Seasonality in Repo Markets Described in Latest Working Paper
Published: October 29, 2015
An OFR working paper published today documents that the amount of a key type of short-term borrowing by foreign-owned broker-dealers has declined by about 10 percent at the end of each quarter since July 2008 and rebounded at the beginning of each following quarter.
The paper illustrates that this abrupt, seasonal rhythm in triparty repo borrowing is consistent with a pattern of “window-dressing” by the U.S. broker-dealer affiliates of foreign banks. They seek to reduce the size of their balance sheets at quarter end to reduce their capital requirements in particular, to comply with the leverage ratio. Window-dressing is a term commonly used to describe period-ending transactions that are reflected on a statement or report.
The triparty repo market provides critical overnight funding to banks, broker-dealers, and other companies. Since the financial crisis of 2007-09, regulators have sought a better understanding of risk taking in this market and worked to develop policies to mitigate vulnerabilities in it.
In September, the OFR published a working paper that served as a reference guide on U.S. markets for repo and securities lending.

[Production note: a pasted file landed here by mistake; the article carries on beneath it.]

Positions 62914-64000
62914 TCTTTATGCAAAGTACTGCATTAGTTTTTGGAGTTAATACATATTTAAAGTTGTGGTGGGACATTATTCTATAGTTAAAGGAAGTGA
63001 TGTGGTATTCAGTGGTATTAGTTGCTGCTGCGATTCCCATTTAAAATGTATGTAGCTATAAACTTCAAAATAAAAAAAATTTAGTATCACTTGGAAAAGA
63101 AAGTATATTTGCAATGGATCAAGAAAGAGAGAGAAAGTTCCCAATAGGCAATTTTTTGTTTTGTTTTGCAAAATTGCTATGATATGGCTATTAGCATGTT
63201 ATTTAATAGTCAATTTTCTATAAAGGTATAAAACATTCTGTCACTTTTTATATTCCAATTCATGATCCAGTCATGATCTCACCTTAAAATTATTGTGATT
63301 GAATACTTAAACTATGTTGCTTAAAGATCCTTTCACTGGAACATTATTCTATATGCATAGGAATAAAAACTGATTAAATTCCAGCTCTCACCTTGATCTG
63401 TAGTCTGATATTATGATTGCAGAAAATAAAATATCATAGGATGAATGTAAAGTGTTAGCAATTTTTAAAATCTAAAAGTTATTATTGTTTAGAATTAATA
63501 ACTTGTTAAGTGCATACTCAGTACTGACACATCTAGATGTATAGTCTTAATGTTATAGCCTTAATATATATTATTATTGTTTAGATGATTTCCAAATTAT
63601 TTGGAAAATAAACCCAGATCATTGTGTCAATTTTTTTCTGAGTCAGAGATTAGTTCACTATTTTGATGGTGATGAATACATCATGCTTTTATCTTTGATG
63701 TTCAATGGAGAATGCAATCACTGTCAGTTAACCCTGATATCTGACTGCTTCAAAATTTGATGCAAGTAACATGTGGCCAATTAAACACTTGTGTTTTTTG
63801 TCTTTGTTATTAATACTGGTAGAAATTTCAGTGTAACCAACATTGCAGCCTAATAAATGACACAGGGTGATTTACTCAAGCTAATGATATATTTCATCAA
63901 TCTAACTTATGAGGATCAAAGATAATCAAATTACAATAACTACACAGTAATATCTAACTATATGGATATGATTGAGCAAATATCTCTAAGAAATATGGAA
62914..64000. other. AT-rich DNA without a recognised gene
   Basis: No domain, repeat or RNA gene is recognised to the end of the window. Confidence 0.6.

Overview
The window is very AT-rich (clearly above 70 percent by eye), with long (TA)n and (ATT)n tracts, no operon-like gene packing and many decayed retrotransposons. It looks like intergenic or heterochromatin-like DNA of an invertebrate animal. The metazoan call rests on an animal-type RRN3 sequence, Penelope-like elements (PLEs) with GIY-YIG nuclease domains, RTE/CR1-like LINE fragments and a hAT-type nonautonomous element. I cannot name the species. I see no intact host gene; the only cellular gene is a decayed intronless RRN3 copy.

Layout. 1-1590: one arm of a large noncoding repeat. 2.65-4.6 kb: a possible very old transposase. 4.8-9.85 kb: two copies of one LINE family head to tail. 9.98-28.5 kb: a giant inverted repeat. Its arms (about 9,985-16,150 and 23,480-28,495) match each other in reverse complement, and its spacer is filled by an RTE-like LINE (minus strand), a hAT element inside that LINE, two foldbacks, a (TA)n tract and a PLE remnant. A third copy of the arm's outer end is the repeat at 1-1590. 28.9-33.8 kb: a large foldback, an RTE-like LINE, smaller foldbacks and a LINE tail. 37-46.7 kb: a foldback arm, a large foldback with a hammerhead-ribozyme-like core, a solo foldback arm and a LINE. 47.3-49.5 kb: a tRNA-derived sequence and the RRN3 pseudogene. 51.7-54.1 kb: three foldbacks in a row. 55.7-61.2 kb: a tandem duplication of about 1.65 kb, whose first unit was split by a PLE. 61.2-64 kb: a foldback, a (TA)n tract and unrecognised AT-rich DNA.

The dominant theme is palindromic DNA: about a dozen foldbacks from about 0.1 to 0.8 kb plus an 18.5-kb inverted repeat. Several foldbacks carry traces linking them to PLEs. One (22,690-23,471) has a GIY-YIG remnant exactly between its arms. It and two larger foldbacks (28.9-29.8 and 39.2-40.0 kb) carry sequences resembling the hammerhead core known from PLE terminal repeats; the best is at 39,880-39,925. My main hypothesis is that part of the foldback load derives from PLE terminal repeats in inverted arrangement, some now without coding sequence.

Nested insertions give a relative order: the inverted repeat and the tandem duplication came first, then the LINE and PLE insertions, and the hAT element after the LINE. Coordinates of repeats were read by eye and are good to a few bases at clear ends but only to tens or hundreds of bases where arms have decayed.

The author of today’s paper used confidential regulatory data from the OFR and Federal Reserve. The paper concludes that dealers with foreign parent companies that borrow cash in the U.S. triparty repo market collectively reduce their borrowing by an average of $170 billion at each quarter end. In contrast, U.S. banks’ broker-dealer affiliates do not make such reductions.
These differences partly reflect different regulatory practices. Foreign regulators use a quarter-end measure of total exposures in calculating a bank’s leverage ratio, which includes the activities of its U.S. broker-dealer affiliate. U.S. regulators use a quarter-average measure.
The leverage ratio requires banks to hold capital in proportion to their total exposures without regard to the riskiness of those exposures. When the leverage ratio is the binding capital ratio requirement for a bank, the bank has an incentive to reduce exposures to lower-risk, lower-return activities.
The paper finds that the decline in triparty repo borrowing by foreign-owned broker-dealers at quarter end is largely in transactions backed by government securities, leaving the remaining repo backed by more risky collateral.
The findings of the paper suggest that the leverage ratio may have some unintended consequences on the repo market by encouraging firms to reduce their activity in repo backed by lower-risk collateral, such as government securities.
The OFR is committed to understanding the dynamics and potential financial vulnerabilities of secured funding and market liquidity. This paper and other research improve that understanding and foster discussion among stakeholders about ways to promote a more resilient financial system.
Greg Feldberg is Acting Deputy Director for Research and Analysis at the Office of Financial Research